The 2018 Farm Bill mandated changes to the treatment of cover crops for U.S. Department of Agriculture (USDA) programs, which add more flexibility to when cover crops must be terminated while remaining eligible for crop insurance. USDA’s Farm Service Agency (FSA), Natural Resources Conservation Service (NRCS) and Risk Management Agency (RMA) developed new guidelines and policy provisions to enact these changes, which will be available beginning with the 2020 crop year. With these changes, NRCS is now recognized as an agricultural expert resource for cover crop management systems.
“USDA is working to quickly implement the 2018 Farm Bill to better serve our customers,” said Bill Northey, USDA Under Secretary for Farm Production and Conservation. “These new guidelines will provide more flexibility for our customers who want to plant cover crops to meet their production and conservation goals for their farms.”
Producers now know up front that insurance will attach at time of planting the insured crop. Cover crop management practices are covered by Good Farming Practice provisions, and the guidelines are no longer a requirement for insurance to attach.
“Now, cover crop management practices will be treated like all other farming decisions such as fertilizer application, seeding rates, and tillage practices,” Northey said.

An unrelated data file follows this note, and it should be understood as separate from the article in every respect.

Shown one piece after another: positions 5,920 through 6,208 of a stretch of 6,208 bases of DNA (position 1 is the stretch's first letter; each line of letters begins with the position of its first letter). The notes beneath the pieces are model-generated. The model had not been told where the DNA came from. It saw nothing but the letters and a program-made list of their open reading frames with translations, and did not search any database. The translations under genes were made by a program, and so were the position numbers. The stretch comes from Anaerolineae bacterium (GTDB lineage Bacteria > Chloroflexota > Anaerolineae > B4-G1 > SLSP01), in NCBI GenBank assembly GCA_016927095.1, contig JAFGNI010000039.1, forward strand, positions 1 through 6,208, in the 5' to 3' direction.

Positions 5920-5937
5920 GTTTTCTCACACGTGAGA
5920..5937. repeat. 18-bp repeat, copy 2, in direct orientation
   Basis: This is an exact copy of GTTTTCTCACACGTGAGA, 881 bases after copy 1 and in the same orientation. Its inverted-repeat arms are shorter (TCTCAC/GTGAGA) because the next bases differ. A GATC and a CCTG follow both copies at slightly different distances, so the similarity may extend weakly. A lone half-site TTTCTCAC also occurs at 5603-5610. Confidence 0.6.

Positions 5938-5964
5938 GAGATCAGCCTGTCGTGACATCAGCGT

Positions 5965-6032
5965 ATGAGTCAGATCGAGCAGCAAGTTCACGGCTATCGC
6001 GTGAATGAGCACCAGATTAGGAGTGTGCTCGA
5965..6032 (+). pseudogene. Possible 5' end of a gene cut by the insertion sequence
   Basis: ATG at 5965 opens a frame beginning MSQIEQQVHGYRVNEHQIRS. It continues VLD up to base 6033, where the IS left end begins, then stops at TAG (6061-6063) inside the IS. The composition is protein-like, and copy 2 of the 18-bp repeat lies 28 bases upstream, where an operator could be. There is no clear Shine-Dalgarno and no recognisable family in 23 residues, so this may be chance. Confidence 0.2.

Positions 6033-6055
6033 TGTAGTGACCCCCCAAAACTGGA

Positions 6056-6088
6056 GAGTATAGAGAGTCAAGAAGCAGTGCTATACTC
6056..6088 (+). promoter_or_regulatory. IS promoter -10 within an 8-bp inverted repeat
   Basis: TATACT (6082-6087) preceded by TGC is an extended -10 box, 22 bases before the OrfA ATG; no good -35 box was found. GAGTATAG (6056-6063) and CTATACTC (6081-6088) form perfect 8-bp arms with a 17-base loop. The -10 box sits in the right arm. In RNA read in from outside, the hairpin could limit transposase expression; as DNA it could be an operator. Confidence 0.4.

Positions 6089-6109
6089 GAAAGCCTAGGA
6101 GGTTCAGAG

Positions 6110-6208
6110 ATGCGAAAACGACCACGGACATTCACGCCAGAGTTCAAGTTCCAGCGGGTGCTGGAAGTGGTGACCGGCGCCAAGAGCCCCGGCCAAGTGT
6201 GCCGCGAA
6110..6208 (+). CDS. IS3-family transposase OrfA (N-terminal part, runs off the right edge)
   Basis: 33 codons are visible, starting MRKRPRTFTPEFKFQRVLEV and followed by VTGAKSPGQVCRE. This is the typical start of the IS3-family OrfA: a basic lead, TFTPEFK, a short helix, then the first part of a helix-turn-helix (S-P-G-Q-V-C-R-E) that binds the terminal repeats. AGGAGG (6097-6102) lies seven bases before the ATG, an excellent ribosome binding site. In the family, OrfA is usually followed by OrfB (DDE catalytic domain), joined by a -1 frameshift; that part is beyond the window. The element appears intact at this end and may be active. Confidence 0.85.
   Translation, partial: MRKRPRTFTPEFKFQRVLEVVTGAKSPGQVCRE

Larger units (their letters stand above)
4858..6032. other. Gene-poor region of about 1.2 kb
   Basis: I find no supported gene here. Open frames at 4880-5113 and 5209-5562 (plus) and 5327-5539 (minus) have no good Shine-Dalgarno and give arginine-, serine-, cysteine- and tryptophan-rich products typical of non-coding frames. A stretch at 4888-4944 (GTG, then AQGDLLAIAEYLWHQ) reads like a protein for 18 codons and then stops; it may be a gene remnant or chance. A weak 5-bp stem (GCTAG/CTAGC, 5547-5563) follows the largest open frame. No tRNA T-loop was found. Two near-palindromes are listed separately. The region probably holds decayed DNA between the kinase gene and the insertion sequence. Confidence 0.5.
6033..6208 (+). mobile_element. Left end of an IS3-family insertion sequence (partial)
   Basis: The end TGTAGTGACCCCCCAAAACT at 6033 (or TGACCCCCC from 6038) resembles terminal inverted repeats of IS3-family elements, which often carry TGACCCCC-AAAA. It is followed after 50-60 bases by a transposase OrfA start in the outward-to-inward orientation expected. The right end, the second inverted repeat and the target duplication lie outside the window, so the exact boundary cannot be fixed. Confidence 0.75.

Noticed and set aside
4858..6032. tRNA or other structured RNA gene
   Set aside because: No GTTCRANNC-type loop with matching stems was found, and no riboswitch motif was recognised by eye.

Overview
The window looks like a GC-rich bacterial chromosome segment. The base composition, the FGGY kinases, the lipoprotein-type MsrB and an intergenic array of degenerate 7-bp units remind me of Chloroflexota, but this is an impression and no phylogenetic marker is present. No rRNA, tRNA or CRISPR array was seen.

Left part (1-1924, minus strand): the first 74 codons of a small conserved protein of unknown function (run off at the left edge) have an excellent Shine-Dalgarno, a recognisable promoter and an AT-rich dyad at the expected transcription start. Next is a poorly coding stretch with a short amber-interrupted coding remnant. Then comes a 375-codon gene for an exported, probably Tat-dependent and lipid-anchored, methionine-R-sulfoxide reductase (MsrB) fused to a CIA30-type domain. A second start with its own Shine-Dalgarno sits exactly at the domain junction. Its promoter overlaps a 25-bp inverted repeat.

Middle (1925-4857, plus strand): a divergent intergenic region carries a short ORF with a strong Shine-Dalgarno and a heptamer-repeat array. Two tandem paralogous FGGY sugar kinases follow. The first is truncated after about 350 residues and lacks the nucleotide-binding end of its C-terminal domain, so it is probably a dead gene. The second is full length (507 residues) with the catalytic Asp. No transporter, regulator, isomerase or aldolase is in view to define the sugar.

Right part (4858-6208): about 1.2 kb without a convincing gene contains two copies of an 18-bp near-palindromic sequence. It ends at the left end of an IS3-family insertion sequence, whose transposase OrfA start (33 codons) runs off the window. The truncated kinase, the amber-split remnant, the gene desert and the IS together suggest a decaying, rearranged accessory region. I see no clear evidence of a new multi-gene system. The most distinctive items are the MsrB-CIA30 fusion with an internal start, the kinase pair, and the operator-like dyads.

Cover crops have the potential to provide multiple benefits in a cropping system. To learn more about cover crop termination guidelines, selection tools and more, visit the NRCS Cover Crops and Soil Health webpage and RMA Cover Crops webpage.
Wheat Gains Slow as Russia-Ukraine Conflict Heats UpSeptember 30, 2022
Whole-Farm Revenue Protection (WFRP) Pilot Plan of Insurance and Micro Farm ChangesSeptember 26, 2022
Grain Marketing Strategies to Consider as Interest Rates RiseSeptember 26, 2022
Lower Beef and Poultry Production Pave the Way for More PorkSeptember 26, 2022
White House Set to Host First Conference On Nutrition, Hunger and Health Since Nixon AdministrationSeptember 27, 2022